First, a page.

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The Best Cross Country Spikes of 2023

When the gun’s about to go off, kick off your trainers and lace up one of these speedy cross country spikes to light up the course and secure that podium finish or personal best. Like watching videos instead? Tune into our IG reel HERE!

Why use spikes over trainers?

Cross Country running spikes are ultimately designed to help you run faster on uneven terrain by providing extra grip to your forefoot while improving stride and turnover. Cross country spikes are lighter than regular road running or trail running shoes, helping you pick up speed with less effort and more energy return.

The best cross country spikes do two things really well:

1. Feel lightweight and quick on your feet for the distance and course.

2. Are secure and grippy enough to handle top speeds as you twist and turn through the woods on slippery grounds.

Today's best cross country spikes offer speed boosting technology like rigid or carbon fiber plates, lightweight energy boosting cushioning and advanced lacing systems, so you can focus on performing.

Things to consider when choosing your XC spikes…

The quantity of spikes in the shoe’s spike plate, length of spike and overall fit are the most important factors to consider when purchasing a pair of competition spikes. We’ll break down more of what this means below and common questions we get asked by our XC athletes. 

How many spikes (pin holes) will I need? 

Usually the longer the distance, the fewer spikes (pins) in the spike plate are needed. Cross country spikes typically have four to six spikes, while sprinting and mid-distance spikes can range from six to eight spikes, which gives you the extra traction needed to push top speeds.

What length of spike (pin) will I need?

When it comes to the spikes or pins that are screwed into the plate of the shoe an important consideration to keep in mind will be what length of pin to use. ⅜” pins are standard for cross country. However, muddy conditions call for a longer pin, such as a ½” or ⅝” pin. For a course with lots of pavement or very firm dirt, you may want to run without the pins in your spikes and only use a spike that has an all rubber bottom. *Always make sure to check in with meet rules before changing out your pins in your spikes as some have regulations for the length of pin that is legal.

How should my spikes fit?

In comparison to your trainers, they will most likely feel different and may take a bit of getting used to. You want your spikes to have a secure and snug fit to give you better control during toe-off. Many athletes prefer a tighter fit from their spikes, sometimes moving down as much as a full size from their training shoes. Other runners find smaller sizes too snug. Best bet is to always try on several models and go off what feels most natural on your foot.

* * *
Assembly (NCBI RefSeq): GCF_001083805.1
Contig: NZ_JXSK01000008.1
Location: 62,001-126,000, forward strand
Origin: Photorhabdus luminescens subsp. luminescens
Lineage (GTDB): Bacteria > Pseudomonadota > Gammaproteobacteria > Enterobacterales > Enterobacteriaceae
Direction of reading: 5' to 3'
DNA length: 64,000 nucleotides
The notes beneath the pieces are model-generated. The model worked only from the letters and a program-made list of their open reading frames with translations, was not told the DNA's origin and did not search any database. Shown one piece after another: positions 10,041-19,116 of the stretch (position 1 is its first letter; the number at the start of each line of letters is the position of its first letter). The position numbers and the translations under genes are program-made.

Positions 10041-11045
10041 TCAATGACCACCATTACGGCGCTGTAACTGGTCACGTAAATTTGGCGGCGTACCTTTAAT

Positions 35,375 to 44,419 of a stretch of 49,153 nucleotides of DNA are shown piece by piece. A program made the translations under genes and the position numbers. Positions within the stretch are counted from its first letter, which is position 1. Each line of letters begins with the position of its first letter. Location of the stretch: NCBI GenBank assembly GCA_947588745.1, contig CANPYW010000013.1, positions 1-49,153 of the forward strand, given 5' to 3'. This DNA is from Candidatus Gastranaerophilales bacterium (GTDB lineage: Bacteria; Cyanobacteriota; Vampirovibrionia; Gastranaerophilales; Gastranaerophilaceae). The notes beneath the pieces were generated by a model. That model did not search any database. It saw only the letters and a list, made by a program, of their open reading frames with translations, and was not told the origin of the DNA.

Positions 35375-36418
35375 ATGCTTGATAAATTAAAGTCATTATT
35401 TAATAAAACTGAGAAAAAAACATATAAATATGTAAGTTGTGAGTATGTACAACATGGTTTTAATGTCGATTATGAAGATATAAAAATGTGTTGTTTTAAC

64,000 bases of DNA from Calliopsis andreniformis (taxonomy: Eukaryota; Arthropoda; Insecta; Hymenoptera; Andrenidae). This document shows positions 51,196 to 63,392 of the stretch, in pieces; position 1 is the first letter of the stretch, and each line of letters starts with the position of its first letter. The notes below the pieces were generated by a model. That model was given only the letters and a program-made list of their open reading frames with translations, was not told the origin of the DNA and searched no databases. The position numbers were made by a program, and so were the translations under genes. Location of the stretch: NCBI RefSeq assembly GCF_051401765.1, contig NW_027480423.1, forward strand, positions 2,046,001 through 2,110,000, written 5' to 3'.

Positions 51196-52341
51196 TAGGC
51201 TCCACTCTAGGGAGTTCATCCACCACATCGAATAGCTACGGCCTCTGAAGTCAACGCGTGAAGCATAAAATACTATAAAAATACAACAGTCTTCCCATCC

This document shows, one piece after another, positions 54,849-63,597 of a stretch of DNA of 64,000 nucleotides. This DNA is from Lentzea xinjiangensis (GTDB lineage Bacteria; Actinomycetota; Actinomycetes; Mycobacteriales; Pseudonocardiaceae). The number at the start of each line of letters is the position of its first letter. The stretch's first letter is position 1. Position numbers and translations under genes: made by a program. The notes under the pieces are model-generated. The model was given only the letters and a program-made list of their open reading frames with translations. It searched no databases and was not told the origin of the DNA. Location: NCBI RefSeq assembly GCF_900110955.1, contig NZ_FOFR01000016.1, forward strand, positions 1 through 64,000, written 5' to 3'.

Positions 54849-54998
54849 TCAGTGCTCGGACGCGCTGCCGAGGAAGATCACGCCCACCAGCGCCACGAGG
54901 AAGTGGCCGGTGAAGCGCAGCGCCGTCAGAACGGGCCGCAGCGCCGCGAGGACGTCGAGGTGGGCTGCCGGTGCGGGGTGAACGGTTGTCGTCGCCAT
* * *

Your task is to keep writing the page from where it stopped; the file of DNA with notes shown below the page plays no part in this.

Other things to consider!

What types of courses will you be racing on? What is your budget? What is your experience level? The answers to these questions will help you make an informed buying decision and make your race day experience the best possible. The price of cross country shoes varies depending upon the type of spike, and its features such as the material of plates used, its foams and upper materials used. Spikes will range between $65 to $160. While the more expensive spikes are going to have higher quality materials and better performance, it doesn't mean that the most expensive spike is right for you! The first ever running spikes used by some of the fastest and greatest runners in the world were made out of leather, cowhide at first, were around $6 and significantly heavier than even the heaviest trainer in todays standards. Your grit, determination and practice put in everyday is what makes a great athlete and race, the shoe is second. 

Let’s compare the best XC spikes that are sure to help you crush this 2023 season!

The Saucony Kilkenny XC9 is lightweight, comfortable, and affordable, overall a great option for any cross country running, especially a freshman or new athlete. With its well-made design, comfortable cushioning, and versatility, this entry-level cross country shoe has a value that is hard to beat.

Another great option for a first timer, the Nike Zoom Rival XC is one of the best. With a protective midsole, structured upper, and grippy traction, this spike helps runners gain the confidence they need when toeing the line for the first time. Ultimately, with a great price and well loved fit, the Nike Rival XC spikes are fantastic, versatile options for runners of any level.